CSS Secret Message Generator

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I know ya’ll were just thinking to yourselves: man, I hope Chris posts some super nerdy article today with some nearly-useless technique that if I talked about in public would clinch the fact that I’m not getting laid anytime soon. Don’t worry, I got your back! Check out the CSS Secret Message Generator.

Using it is (I hope) fairly straightforward. You click some letters, then those are the letters which secretly reveal themselves when the text is selected.

There are a few interesting things worth touching on, so we’ll do that in this article.

The Big Idea

The empowering concept here is the fact that you can change the text selection color (and background-color) in modern browsers. WebKit and Chrome use ::selection { } and Mozilla uses ::-moz-selection { }.

In our example we wrap every single letter of a big block of text in a <span>. Then we have a little UI system for marking individual letters. All that does is toggle a specific class name on those spans. Non-marked spans have a color and background-color of white, which means they effectively disappear when selected. The marked spans change color. So when the whole block is highlighted, the secretly marked letters reveal themselves.

For the record, there is really not reason it’s laid out in a grid, other than it’s just kinda easier to click the letters and it looks more secret-message-y.


Like about everything fancy we do around here, it uses jQuery. I’m not gonna do a code-dump. If you want to see the the whole thing, it’s only 85 lines fully commented.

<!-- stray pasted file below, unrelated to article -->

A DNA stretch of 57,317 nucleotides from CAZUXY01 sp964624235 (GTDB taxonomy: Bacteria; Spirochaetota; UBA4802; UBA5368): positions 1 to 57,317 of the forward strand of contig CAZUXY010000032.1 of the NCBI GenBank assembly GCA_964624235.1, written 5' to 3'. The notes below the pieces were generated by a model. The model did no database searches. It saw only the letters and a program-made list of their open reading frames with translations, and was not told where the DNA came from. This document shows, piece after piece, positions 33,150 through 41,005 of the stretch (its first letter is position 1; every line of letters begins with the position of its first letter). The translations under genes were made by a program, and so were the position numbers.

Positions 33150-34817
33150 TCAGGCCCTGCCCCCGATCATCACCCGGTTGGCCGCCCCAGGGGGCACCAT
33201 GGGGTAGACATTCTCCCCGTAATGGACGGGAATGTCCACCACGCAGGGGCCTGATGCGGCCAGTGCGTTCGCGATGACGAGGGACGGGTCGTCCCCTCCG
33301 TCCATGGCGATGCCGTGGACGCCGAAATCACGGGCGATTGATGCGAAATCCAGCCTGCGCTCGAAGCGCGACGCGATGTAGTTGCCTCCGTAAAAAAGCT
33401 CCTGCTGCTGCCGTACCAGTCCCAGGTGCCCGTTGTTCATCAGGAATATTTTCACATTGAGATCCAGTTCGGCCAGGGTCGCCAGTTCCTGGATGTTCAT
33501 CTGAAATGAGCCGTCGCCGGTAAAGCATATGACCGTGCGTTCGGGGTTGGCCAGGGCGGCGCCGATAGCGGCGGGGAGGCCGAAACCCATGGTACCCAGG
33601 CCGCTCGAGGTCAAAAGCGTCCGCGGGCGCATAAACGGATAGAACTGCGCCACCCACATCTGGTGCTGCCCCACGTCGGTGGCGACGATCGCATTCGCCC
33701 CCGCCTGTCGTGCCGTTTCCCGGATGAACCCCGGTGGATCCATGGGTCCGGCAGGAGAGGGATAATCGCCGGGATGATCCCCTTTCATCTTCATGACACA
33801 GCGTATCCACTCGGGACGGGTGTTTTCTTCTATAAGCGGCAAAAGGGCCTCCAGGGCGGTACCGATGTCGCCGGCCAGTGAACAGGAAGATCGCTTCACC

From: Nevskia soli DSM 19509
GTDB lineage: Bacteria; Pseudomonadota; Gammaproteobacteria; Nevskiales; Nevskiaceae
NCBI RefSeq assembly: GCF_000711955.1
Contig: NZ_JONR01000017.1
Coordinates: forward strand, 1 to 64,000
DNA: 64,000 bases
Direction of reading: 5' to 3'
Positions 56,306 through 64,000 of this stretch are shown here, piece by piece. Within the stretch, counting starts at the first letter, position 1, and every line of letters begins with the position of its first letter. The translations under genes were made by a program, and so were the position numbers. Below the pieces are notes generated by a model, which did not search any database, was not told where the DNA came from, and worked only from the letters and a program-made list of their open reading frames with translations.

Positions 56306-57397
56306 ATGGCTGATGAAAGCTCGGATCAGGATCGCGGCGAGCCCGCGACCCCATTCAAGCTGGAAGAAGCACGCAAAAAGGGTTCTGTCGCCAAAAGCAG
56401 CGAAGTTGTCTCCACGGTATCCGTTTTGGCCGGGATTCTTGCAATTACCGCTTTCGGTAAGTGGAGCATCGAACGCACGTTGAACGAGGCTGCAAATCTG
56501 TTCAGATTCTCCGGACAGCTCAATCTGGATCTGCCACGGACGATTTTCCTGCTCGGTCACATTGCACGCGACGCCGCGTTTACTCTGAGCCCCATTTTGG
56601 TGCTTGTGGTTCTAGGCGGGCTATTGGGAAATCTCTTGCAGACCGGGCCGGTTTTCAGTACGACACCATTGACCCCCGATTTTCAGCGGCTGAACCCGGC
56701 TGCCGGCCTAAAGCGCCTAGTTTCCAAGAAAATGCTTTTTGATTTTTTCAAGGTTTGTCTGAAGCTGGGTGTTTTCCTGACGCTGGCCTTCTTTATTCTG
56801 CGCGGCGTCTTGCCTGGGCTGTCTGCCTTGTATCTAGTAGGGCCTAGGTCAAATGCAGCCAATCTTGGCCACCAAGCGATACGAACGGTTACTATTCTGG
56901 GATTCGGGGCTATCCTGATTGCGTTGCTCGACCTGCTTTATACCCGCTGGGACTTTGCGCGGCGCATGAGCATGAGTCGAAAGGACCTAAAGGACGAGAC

I’ve done a couple of other grid-clicky things in the past and one thing I’ve always wanted to figure out (but never could) was a click-and-drag way to toggle cells. A way finally dawned on me…

I bound a “mousedown” event to the grid itself. When that fires, set some data to indicate that the mouse is currently down. Conversely, on “mouseup”, set that data to indicate the mouse is now up. Useless by itself, but then we can attach a “mouseenter” event to all the cells. If the mouse is “down” when that hover event happens, do the same toggling that would happen with a click. At the moment this only works for turning on cells (not mass-erasing), but it could probably be tweaked to do that too.

    // clicking on a cell toggles the selected state in the grid and the demo
    .delegate("span", "click", function() {
        // get the first class only (the position), otherwise would fail when it has that plus "selected"
        attrTest = $(this).attr("class").split(" ")[0];
        $("#secret-message ." + attrTest).toggleClass("selected");
    // if the mouse is currently pressed, set some data so we can check for that
    .bind("mousedown", function() {
        $(this).data("mouseIsDown", true)
    // when the mouse comes back up, change data to say so
    .bind("mouseup", function() {
        $(this).data("mouseIsDown", false)
    // allows the "drawing by dragging"...
    .delegate("span", "mouseenter", function() {
        // which is only allowed while the mouse is pressed down
        if ($("#grid").data("mouseIsDown")) {
             attrTest = $(this).attr("class");
             $("#secret-message ." + attrTest).toggleClass("selected"); 

WebKit doesn’t allow “none” backgrounds for text selection?

For the grid, because of the click-and-drag ability, I wanted to turn off highlighting in that area entirely (it’s just annoying while you are trying to “draw”). I set the text selection color the standard way, for both rendering engines. Firefox respects it, Opera respects it, but neither of the big WebKit browsers will.

#grid-area ::-moz-selection { background: none; } /* Works */
#grid-area ::selection { background: none; } /* Doesn't Work */

This may be some kind of bad-usability-prevention thing on WebKit’s part, but it seems more like a bug to me. If I specifically write CSS to eliminate background coloring on text selection, that’s what I want.